Calif. woman battles for return of children her husband spirited to Serbia

March 19, 1993|By John B. O'Donnell Jr. | John B. O'Donnell Jr.,Washington Bureau

WASHINGTON -- For 3 1/2 years, Shayna Lazarevich's obsession has been her children -- spirited to the former Yugoslavia by her ex-husband, a Serb whom she met and married in California.

Despite promises from the Serbian government, despite court orders in the United States and Serbia, despite pressing her search daily in Belgrade, Mrs. Lazarevich has not gotten her children back.

She believes they are still in Serbia, though she doesn't know where, and she is afraid her former husband, scheduled to complete a seven-month jail sentence for forgery, will flee the country with them when he is released from prison March 29.

Her persistance attracted the assistance of then Secretary of State James A. Baker III who appealed to Serbian President Slobodan Milosevic on a visit to Belgrade in June, 1991. Mr. Baker's appeal, she says, was simple: Enforce the orders of your courts to turn the children over to the mother.

Now, there is a new administration in Washington, and Mrs. Lazarevich is afraid that her plight will fall off the radar screen at the State Department. So she is in Washington this week hoping to attract the attention of President Clinton and Secretary of State Warren M. Christopher.

That effort included a round of meetings on Capitol Hill and a news conference yesterday organized by Rep. Helen Delich Bentley, a Baltimore County Republican of Serbian descent who has pressed Mrs. Lazarevich's case with the Milosevic regime.

Mrs. Lazarevich, now 31, and Dragisa Lazarevich, now 47, were divorced in May 1989. The children, Sasha, now 10, and Andre, now 7, lived with their mother in Santa Cruz, where she was attending the University of California.

In September, 1989, their father took the children for a weekend visit, and never brought them back. A month later she discovered he had gone to Serbia with them.

She went in search of the children and found them, but only managed to get a couple of supervised visits before they vanished. She has lived most of the last three years in Belgrade trying to regain custody.

She says the courts have ordered her husband eight times to turn over the children. But the authorities won't enforce the orders.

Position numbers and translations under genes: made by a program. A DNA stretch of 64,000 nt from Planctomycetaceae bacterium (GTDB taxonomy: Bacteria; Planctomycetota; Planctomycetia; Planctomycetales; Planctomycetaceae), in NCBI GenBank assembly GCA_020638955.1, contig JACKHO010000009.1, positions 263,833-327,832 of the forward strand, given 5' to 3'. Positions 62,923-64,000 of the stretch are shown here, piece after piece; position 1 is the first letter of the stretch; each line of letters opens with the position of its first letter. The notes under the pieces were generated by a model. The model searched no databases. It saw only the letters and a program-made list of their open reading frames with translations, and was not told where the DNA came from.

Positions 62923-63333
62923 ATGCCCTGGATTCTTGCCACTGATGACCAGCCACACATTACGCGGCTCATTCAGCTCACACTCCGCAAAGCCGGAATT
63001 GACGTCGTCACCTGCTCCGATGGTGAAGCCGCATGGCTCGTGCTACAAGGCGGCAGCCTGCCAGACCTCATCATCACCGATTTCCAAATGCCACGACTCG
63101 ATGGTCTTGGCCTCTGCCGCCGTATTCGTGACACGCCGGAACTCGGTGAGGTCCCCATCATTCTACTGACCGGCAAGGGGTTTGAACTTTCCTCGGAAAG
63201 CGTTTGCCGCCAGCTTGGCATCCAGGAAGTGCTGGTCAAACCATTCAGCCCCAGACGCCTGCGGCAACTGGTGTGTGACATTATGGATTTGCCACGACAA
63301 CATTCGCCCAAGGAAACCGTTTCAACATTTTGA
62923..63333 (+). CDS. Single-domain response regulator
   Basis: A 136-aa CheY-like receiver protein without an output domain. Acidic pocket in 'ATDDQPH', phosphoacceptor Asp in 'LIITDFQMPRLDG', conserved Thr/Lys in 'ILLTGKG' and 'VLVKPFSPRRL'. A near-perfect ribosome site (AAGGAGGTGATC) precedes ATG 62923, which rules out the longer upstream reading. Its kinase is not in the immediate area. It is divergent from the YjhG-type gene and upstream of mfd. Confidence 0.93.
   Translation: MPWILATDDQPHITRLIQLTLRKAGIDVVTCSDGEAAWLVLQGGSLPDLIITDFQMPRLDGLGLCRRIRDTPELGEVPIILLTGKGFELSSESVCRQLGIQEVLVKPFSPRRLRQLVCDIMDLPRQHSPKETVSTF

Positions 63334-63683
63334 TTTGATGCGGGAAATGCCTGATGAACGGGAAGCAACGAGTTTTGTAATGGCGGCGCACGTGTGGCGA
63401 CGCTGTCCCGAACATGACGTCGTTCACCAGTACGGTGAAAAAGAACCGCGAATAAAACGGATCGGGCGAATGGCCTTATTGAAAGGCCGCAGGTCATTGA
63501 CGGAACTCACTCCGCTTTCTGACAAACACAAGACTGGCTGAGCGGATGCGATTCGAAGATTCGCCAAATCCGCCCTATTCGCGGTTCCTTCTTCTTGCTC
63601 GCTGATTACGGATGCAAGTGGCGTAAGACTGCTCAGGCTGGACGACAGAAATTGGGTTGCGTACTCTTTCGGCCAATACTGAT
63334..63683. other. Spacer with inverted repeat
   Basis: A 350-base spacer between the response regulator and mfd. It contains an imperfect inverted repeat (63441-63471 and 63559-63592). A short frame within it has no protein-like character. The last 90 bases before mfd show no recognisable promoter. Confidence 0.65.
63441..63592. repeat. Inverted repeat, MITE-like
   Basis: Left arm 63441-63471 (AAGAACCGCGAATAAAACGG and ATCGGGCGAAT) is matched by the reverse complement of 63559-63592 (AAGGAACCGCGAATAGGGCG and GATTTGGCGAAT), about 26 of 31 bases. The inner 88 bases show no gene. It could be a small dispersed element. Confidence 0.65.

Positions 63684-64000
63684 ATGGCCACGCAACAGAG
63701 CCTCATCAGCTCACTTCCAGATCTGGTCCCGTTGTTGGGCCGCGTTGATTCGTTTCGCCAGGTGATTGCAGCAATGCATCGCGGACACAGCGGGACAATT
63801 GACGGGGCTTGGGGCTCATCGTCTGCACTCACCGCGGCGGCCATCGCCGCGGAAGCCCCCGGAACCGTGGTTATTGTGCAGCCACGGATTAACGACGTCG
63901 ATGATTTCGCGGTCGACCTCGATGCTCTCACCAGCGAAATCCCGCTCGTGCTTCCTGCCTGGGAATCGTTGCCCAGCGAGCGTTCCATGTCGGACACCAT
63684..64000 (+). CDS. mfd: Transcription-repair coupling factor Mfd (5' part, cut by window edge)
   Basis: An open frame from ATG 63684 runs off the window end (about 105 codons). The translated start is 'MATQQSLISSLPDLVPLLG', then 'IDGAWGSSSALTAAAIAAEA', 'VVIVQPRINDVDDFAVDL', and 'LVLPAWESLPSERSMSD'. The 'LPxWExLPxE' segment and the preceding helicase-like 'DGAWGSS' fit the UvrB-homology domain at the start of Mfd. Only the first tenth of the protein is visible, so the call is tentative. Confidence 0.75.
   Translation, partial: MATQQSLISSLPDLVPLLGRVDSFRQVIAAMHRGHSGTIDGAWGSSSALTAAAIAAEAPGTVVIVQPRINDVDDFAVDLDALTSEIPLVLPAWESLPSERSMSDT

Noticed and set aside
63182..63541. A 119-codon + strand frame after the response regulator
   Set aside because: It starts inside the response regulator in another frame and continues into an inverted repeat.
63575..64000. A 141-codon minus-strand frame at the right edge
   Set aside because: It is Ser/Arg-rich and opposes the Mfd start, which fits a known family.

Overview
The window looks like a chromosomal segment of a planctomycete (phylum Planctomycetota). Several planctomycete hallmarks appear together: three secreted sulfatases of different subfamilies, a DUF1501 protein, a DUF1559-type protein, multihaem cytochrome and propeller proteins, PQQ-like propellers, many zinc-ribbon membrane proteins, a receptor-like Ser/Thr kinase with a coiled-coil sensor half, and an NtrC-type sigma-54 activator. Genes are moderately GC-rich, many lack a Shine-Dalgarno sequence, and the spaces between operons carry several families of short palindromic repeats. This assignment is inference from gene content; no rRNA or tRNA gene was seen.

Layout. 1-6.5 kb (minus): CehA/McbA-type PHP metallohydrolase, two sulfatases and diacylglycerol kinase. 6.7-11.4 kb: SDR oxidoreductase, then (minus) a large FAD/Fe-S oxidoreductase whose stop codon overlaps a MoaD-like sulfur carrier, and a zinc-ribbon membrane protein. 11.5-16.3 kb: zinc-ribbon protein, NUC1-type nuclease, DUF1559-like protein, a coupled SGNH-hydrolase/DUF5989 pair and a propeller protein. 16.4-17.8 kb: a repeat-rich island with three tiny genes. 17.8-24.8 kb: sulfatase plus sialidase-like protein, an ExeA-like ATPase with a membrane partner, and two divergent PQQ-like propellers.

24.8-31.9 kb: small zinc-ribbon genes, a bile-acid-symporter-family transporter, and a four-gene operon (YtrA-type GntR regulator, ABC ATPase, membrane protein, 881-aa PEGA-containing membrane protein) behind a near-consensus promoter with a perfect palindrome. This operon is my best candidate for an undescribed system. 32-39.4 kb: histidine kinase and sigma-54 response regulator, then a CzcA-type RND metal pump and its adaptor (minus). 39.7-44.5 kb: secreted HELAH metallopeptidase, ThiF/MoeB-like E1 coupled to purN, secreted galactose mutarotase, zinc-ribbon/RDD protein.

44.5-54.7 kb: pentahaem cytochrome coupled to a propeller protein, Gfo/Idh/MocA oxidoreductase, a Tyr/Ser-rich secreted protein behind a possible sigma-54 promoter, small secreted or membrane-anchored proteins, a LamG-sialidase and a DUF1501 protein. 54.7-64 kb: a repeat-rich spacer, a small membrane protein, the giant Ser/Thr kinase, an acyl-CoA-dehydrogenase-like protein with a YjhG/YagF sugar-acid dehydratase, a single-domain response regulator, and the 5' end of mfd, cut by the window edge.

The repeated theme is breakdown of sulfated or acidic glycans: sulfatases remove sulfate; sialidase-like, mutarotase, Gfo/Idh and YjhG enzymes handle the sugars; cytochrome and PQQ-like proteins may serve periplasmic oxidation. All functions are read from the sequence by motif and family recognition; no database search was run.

Perhaps, she muses, it is because the former Yugoslavia is a "confusing place." Perhaps it is because government agencies are deteriorating. Perhaps it is the "tremendous corruption." Perhaps it is because she is an American, held in low regard, and her former husband is being protected by his brother Serbs.

She has printed posters and put them up in Serbia, usually at night. She has offered a cash reward, but to no avail.

In front of cameras yesterday, Mrs. Lazarevich was near tears when she described her last visit with her son.

"Despite all the court orders I've gotten, the last time I was allowed to see my son was in March 1992, almost exactly a year ago . . . for only two hours . . . He told me how his father spanked him but then showed me that 'spanking' meant slapping him across his face. He showed me the broken tooth in the back of his mouth.

"There was nothing I could do to protect him. There were people outside the room to make sure I didn't leave with him despite all the court orders."

After the news conference, she was composed. Unfailingly patient with questions she probably has heard a thousand times, she never theless betrayed a sense of weariness.

"The world goes on around you," she said. "People progress with their lives. You are stuck in this limbo."

Does she ever think about giving up?

"There is nothing that I could do . . . that would make me forget my own kids. I would have to pretend they don't exist. I would have to convince myself that they don't need me, that they were not being abused."

"It was extra painful to return to the states without my kids. That's why I stuck it out so long [in Belgrade]. If I can be with them, then at least I can be closer to them."

3' Next week, she returns to Belgrade.

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